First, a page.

Elliott Smith reissue upsets fans

Forthcoming 'remastering' of late singer-songwriter's debut album provokes complaints for correcting mistakes of original

A remastered version of the late Elliott Smith's debut album will be released next month, despite complaints from fans who, er, haven't heard it yet. The reissue of Roman Candle, first released in 1994, is being supervised by Smith's long-time friend, Larry Crane.

"My first thought was, 'Am I doing the right thing?'" Crane told Spinner. "I said to my girlfriend, 'My God, should I be doing this?' She said, 'Are you making it sound better?' I said, 'I guess'. She said, 'How can that be wrong?'"

That hasn't stopped objections from loyal fans. "I'm getting [bashed] on message-boards for something nobody's heard," Crane said. "Some people are like, 'Oh my God, how can you do that?' I'm not smashing it and flatlining it like a Metallica record."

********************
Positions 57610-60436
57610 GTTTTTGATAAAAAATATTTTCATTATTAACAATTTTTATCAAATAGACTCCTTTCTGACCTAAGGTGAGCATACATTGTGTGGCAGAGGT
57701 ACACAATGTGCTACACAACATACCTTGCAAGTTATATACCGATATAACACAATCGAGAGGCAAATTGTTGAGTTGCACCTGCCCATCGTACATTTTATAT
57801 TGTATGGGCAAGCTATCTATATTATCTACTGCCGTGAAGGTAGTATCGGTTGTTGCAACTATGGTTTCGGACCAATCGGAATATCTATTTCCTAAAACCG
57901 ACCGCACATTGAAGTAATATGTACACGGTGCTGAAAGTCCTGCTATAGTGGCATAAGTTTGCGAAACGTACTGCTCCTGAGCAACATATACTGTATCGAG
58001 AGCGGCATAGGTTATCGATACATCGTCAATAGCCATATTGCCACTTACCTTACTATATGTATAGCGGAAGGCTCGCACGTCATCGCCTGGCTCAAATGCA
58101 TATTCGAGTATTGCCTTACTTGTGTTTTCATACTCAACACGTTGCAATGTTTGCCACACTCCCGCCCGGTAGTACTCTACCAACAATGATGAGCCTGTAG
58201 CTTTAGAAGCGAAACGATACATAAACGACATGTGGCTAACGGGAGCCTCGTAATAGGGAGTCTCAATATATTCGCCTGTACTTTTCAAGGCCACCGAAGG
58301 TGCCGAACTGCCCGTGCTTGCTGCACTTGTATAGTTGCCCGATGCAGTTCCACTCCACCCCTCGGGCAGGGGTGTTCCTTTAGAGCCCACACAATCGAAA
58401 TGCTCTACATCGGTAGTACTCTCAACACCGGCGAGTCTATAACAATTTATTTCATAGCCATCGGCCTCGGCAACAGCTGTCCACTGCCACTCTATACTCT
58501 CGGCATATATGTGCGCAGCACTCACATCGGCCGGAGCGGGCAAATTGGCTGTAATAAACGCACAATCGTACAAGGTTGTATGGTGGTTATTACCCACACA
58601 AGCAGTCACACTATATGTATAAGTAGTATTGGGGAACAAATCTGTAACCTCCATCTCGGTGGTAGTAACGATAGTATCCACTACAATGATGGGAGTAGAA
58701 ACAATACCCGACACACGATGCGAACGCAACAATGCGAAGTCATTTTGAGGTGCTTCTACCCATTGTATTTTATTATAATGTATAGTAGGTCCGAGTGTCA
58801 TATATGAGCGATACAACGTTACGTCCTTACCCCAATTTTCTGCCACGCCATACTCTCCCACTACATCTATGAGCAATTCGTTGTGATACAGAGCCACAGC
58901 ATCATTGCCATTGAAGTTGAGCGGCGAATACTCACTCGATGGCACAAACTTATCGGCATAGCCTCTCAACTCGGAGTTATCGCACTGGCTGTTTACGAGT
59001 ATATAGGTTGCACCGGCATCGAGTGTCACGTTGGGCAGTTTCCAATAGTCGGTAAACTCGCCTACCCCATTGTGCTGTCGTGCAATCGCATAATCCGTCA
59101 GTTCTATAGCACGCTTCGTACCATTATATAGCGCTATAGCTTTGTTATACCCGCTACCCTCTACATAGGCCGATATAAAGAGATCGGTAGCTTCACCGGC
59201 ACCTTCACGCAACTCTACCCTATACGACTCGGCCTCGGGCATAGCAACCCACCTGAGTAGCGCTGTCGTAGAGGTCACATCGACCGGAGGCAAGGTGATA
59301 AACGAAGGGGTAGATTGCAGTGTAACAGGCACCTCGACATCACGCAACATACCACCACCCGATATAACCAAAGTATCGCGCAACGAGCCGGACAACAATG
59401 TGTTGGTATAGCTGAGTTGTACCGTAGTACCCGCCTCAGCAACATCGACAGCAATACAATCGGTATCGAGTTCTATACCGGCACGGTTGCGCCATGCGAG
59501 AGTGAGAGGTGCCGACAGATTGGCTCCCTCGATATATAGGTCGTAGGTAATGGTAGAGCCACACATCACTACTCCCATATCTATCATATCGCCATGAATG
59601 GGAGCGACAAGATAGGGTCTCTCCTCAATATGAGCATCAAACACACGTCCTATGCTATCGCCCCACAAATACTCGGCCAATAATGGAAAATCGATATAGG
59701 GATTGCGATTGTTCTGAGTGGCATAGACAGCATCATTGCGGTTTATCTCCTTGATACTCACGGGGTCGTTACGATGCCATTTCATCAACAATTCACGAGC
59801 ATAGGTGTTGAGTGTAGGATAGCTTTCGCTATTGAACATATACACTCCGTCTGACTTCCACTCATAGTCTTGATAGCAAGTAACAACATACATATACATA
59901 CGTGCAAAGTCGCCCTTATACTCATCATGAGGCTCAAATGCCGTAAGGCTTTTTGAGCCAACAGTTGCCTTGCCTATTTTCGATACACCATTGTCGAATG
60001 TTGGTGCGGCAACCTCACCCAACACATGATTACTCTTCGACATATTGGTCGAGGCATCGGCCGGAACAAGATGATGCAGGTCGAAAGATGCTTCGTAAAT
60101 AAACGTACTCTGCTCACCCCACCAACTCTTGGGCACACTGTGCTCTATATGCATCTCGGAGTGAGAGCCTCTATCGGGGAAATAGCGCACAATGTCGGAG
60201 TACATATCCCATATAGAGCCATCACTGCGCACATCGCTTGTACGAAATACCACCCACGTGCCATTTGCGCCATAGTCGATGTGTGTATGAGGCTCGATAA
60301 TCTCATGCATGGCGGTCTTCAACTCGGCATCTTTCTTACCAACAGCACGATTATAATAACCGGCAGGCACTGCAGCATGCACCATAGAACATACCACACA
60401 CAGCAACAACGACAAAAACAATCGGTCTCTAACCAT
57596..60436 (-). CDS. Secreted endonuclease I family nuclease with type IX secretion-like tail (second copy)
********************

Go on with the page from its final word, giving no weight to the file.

Roman Candle was Smith's first solo album, released when he was better known as a member of Portland, Oregon band Heatmiser. Four years later, the singer-songwriter achieved mainstream success with his Oscar-nominated work on the Good Will Hunting soundtrack. Even as he wrestled with drugs and depression, Smith wrote beautiful, melancholy and understated songs, laced with wry humour. He took his own life in 2003.

According to Crane, who is the archivist for the Elliott Smith estate, this isn't strictly a "remastering" because Roman Candle was never mastered in the first place. "He used really cheap mics on the record," Crane explained. "Some sounds are really jarring. I was very timid at first, but the more I listened and altered the volume on those squeaks a tiny bit, the guitar playing just became more clear. I know it's going to sound different to some people, but I cannot imagine that they'd have a problem with what we've done."

Roman Candle will be reissued by Kill Rock Stars on 6 April, together with a new version of 2004's posthumous Elliott Smith album, From a Basement On the Hill.

Contributor

Sean Michaels

The GuardianTramp

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